|Biobased and Renewable Products Update|
December 5, 2019|
Scientists Uncover Production Of Aromatic Alcohols From Lignocellulosic Biomass
First published last week, on November 25, 2019, the article titled “Consolidated Production of Coniferol and Other High-Value Aromatic Alcohols Directly from Lignocellulosic Biomass” has gained media attention across the globe. Given the finite geological oil reserves, the competition to identify alternative biobased and biorefinery processes continues to grow. According to the article, the aim in identifying such products is not only to find alternatives, but most importantly to “overcome significant costs and productivity barriers.” In the aforementioned article, published in the Green Chemistry Journal, scientists write about a novel technique using the biocatalytic production of coniferol (a versatile chemical block) directly from lignocellulosic biomass. The process to do so involves a biocatalytic treatment of lignocellulose, which releases and converts ferulic acid with feruloyl esterase (XynZ), carboxylic acid reductase (CAR), and aldo-keto reductase (AKR). This catalytic reaction achieves the equivalent release of ferulic acid from lignocellulose compared to alkaline hydrolysis, also displaying efficient conversion of ferulic acid to coniferol. Consolidating a biodegradation-biotransformation strategy for the production of high value fine chemicals from waste plant biomass, this novel process offers a potential to minimize environmental waste and add value to agro-industrial residues. A number of grants, including from the São Paulo Research Foundation and David Phillips Fellowship, supported the study outlined in the journal article. Grants of these types continue to arise as the need to address resource efficiency and, therefore, biobased chemical production has become the focus of various government agencies in many countries. The U.S. Department of Energy (DOE) for example, often provides scientist from all backgrounds similar opportunities.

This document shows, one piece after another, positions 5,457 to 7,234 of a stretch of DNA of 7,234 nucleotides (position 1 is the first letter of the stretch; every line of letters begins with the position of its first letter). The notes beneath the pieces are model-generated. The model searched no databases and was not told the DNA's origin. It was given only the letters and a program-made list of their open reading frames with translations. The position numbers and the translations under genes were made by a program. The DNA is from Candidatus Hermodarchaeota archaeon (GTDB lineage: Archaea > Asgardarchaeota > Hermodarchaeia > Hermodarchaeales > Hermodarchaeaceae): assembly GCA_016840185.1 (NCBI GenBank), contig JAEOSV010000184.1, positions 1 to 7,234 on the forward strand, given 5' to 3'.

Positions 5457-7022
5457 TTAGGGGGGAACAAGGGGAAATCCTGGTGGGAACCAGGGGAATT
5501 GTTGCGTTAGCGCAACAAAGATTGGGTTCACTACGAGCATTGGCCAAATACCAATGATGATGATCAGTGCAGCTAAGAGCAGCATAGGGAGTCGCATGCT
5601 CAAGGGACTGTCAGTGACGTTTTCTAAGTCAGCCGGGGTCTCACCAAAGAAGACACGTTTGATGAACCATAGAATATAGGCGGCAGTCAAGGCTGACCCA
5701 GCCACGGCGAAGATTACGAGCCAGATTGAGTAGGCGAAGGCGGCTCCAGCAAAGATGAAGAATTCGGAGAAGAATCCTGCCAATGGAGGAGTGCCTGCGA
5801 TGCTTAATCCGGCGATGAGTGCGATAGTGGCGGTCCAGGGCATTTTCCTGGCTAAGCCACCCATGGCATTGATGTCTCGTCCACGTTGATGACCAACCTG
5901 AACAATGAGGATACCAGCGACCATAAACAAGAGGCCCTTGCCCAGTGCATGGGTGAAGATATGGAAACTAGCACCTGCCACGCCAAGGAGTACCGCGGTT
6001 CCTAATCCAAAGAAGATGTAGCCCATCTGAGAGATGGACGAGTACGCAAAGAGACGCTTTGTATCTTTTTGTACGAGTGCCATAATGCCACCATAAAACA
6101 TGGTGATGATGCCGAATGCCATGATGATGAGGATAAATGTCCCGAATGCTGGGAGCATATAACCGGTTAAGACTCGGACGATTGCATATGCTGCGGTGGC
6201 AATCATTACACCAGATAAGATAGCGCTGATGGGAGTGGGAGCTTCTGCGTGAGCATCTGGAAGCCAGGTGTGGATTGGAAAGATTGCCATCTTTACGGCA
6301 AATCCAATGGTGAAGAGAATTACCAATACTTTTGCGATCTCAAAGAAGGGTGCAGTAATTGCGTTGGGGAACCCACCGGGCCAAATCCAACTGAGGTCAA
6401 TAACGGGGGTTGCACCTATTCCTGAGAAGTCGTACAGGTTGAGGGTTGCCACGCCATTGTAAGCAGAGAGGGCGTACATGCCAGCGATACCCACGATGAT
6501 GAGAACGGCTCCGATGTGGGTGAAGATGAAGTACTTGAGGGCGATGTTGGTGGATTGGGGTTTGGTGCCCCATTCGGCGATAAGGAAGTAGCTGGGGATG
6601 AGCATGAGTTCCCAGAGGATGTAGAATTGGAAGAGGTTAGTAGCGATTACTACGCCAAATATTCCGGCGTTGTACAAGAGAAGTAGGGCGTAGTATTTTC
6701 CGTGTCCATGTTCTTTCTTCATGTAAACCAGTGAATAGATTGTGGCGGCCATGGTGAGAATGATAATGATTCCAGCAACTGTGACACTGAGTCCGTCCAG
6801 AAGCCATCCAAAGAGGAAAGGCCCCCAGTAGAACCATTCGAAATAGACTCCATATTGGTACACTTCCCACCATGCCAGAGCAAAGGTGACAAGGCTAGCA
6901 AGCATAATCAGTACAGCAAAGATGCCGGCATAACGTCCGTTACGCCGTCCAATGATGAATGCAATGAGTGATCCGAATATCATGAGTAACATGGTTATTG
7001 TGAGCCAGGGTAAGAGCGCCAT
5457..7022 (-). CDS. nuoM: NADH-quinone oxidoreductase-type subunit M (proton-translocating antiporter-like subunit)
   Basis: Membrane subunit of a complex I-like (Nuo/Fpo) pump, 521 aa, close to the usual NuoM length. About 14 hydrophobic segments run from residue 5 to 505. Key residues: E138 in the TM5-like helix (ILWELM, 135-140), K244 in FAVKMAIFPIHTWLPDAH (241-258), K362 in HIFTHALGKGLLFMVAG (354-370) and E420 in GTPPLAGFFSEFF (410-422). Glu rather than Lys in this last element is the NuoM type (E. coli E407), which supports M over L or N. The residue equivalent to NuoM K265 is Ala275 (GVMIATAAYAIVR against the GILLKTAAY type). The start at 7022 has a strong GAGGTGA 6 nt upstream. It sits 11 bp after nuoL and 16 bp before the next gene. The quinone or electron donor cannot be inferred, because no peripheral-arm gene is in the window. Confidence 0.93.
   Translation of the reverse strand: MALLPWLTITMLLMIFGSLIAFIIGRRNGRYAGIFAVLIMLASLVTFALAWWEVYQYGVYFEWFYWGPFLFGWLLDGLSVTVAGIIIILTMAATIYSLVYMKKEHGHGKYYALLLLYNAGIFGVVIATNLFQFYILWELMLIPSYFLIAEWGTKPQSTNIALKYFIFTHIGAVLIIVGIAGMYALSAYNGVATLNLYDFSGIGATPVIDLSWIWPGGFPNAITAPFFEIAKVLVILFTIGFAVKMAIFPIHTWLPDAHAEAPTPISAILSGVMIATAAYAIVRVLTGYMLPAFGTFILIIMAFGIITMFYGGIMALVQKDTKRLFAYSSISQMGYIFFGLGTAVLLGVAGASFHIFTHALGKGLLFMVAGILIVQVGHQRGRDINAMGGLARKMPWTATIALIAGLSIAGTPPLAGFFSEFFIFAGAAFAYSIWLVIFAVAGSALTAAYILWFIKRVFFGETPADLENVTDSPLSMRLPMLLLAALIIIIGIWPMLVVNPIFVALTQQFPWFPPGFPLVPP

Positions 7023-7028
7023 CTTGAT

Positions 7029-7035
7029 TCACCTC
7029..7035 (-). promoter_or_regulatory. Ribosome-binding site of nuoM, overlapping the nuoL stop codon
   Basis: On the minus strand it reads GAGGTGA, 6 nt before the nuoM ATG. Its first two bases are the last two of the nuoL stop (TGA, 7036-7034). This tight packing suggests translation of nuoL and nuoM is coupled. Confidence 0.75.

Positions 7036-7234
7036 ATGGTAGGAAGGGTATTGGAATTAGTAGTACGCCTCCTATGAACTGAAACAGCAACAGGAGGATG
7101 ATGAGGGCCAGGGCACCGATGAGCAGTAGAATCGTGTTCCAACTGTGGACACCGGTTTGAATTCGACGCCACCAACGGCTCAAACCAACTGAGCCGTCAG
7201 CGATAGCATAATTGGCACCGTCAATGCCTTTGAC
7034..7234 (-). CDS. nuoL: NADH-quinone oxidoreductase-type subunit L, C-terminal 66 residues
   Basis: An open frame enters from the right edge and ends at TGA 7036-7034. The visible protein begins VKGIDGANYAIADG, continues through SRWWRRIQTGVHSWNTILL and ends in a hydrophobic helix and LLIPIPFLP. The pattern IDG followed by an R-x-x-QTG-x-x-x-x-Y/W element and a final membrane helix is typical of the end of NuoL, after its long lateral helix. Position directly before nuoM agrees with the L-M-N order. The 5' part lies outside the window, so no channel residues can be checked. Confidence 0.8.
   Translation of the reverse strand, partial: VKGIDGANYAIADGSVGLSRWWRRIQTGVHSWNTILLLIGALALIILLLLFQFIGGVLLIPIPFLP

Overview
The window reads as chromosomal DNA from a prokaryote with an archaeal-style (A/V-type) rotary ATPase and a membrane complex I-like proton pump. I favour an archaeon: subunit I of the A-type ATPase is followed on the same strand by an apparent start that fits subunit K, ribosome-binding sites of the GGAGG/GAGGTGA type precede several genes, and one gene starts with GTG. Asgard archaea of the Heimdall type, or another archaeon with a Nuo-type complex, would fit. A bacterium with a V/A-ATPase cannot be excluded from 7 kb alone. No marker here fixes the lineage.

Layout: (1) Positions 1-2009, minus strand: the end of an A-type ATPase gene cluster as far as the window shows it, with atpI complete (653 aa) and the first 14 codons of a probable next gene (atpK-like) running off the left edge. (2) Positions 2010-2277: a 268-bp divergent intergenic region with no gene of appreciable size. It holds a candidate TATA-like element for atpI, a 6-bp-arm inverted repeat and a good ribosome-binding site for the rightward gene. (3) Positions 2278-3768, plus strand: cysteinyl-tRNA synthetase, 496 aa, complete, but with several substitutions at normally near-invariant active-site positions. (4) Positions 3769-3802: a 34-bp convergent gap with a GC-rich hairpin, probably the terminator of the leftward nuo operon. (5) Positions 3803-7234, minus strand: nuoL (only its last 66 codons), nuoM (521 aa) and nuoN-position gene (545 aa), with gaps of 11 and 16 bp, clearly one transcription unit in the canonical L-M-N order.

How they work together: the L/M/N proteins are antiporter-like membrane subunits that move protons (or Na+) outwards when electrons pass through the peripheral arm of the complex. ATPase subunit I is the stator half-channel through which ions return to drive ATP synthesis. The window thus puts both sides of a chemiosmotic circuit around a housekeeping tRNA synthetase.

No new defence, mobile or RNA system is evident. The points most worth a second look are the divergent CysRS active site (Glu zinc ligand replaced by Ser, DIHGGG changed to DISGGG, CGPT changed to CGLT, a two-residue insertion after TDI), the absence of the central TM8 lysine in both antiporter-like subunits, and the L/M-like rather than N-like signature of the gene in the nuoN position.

Iowa Governor Demonstrates Further Support For The Biofuels Industry
On December 3, 2019, Governor of Iowa, Kim Reynolds, signed an Executive Order that requires all new contracts for the purchase of state vehicles with diesel engines to have written support from the manufacturer to use B20 biodiesel (a mix of 20 percent biodiesel and 80 percent petroleum-based diesel) or more. The Iowa Department of Transportation (DOT) started using biodiesel blends in 1994. B20 is used for most of the year already, in most equipment with a diesel engine, including motor graders and snowplows, among others. Largely contributing to Iowa’s job market and accounting for $568 million of the state’s gross domestic product (GDP), Iowa’s biodiesel plants increased their biodiesel production by 20 percent by the end of 2018. Governor Reynolds stated: “Ethanol and biodiesel remain essential to the health of the agricultural economy, sustainable environmental commitments and employ thousands of Iowans. I am proud to stand alongside Iowa Farm Bureau and key stakeholders in the renewable fuels industry to secure the continued demand for biofuels.”
DOE To Host Workshop On Plastics For A Circular Economy
From December 11 through 12, 2019, DOE’s Office of Bioenergy Technologies Office will host a workshop titled “Plastics for a Circular Economy” in Denver, Colorado. The workshop will include discussions on technology solutions to address plastic waste and focus on the development of new recycling and degradation strategies. The objective of the workshop will be to identify early-stage applied research problems in the aforementioned area that need to be addressed both in the long- and near-term. Representatives from waste management facilities, circular economy experts, commercial plastic producers, and biobased plastic innovators will be some of the participants.
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